And the thing just looks great. It was made in the motion-capture style of The Polar Express, meaning that much of the camera work and acting was captured live with CGI added over it. And such CGI! The opening shot of the film is a high altitude shot of a leaf drifting onto a suburban street, and both the street and leaf have a photorealistic quality while still, somehow, mainting the abstract softness and beauty of animation. The house itself is a marvel, expressing real personality. Of course, most of us know that houses can look like faces, but never have I seen this presented so convincingly.

The executive producers are Robert Zemeckis and Steven Spielberg, and the camerawork bears traces of their rather similar styles: low angles make sure we know what to gawk at, wide shots let us take in the lovely design at our leisure. But director Gil Kenan doesn't just clone the work of his mentors. Copying only goes so far, and the frames are too perfect, the camera movement too fluid and graceful for this to be the work of a Shyamalan-style ripoff artist (or maybe Spielberg and Zemeckis just stole the film from Kenan like Spielberg did from Tobe Hooper in 1982). There's a rightness to the cinematography here that is sorely missing from most animated films, which are usually too-clearly made inside a computer.

But...and it's a great big but. The Polar Express is not chiefly noted for its visual loveliness, but for its horrifying character animation. And although Monster House is leaps better than that film, it's still got some really troublesome design. There's a concept called the "Uncanny Valley," that's well-known enough that I could probably get away without defining it, but here goes: as CGI animation of human beings approaches complete realism, they become more and more appealing to the audience, until a point just shy of total photorealistic reproduction, when they suddenly turn deeply grotesque and hideous. This is the Uncanny Valley: where such films as Final Fantasy: The Spirits Within reside in perpetual shame. Pixar, still the greatest CGI animation studio of them all, neatly steps around the valley by stopping in front of it: clearly The Incredibles could be more realistic, but by leaving it cartoonish the animators were able to hit the twofer of being boldly stylized and appealingly cute.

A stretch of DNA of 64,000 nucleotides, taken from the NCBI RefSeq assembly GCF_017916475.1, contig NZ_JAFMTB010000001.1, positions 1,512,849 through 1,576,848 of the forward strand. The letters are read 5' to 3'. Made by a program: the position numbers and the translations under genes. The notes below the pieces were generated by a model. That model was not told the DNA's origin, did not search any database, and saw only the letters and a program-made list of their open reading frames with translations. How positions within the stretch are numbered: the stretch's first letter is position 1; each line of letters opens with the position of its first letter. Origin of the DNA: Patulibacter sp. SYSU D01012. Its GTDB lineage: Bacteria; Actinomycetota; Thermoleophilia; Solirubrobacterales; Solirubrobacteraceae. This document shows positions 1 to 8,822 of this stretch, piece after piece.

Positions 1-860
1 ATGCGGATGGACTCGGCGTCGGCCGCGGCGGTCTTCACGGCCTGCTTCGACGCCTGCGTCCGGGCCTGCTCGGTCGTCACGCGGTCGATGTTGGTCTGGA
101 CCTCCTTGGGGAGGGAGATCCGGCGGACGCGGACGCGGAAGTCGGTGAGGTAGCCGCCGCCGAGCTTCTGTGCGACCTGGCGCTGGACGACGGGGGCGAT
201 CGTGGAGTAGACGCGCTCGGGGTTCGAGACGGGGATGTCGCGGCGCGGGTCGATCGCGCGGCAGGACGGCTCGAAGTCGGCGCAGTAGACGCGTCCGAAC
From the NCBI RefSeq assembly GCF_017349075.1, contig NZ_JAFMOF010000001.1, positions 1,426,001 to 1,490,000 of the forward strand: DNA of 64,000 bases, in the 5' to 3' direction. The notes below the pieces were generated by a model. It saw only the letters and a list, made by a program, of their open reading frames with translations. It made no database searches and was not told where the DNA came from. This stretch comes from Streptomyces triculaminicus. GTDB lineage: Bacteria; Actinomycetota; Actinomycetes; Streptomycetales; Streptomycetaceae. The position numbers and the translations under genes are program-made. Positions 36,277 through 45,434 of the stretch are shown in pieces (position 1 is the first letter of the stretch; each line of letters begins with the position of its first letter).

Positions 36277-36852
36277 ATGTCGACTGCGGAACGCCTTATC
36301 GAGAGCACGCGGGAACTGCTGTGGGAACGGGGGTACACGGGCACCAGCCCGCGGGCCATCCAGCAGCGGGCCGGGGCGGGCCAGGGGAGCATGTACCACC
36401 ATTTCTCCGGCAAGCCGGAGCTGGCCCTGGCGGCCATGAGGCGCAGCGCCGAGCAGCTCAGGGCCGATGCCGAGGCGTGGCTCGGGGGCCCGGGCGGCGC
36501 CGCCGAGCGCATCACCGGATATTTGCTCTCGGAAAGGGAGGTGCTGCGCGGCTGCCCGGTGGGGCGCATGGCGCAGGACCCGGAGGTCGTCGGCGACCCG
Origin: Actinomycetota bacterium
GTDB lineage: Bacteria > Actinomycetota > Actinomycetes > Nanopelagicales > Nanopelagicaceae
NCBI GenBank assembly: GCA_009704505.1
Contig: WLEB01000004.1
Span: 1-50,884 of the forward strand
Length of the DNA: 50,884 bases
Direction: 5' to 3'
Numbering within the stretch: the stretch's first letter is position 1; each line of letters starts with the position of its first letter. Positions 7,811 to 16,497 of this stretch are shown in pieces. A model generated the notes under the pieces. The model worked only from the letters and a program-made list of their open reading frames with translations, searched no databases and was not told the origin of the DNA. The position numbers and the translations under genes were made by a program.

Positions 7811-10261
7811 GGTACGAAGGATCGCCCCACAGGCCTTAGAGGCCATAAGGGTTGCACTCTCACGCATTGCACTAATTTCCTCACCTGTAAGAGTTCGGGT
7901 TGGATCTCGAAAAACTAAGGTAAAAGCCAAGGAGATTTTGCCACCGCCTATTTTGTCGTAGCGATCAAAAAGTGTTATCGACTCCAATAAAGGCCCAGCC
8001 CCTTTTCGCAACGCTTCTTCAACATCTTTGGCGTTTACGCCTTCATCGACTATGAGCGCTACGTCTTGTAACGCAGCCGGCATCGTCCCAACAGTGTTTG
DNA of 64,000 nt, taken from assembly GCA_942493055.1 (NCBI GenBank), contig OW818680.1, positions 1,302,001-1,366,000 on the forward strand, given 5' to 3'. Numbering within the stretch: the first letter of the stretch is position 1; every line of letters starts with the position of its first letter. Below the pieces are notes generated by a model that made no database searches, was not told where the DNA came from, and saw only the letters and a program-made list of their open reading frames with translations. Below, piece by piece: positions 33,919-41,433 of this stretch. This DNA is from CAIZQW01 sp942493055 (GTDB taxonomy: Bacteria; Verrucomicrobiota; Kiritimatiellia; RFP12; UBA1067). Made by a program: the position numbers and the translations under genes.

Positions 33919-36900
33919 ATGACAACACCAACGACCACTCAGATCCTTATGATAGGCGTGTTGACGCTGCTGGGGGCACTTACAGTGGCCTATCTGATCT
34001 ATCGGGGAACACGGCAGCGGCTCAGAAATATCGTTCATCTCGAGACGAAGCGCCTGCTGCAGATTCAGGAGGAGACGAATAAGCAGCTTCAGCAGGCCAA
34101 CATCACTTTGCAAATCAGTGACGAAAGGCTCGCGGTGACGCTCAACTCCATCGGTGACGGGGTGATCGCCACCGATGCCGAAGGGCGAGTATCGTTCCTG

In Monster House, the animators have been able to evade the stiffness of movement that torpedoed their earlier work. But the facial design - the most important part of animation - is simply not up to the rest of the film. Every one of the characters is disgusting too look at: their faces are stiff, their eyes have no depth, and their hair is solid, like they're all Ken dolls in disguise. It's a special tragedy because the teenaged voice actors do a surprisingly great job of bringing emotion to their performance, and watching those emotions come out of a plastic mask is the stuff of nightmares. I hesitate to say it took me out of the movie, because I was used to it by the end; but ideally, I shouldn't have spent the first 30 minutes feeling nauseated when I looked at the hero.

7/10 (the character design is quite the only reason it's not an 8)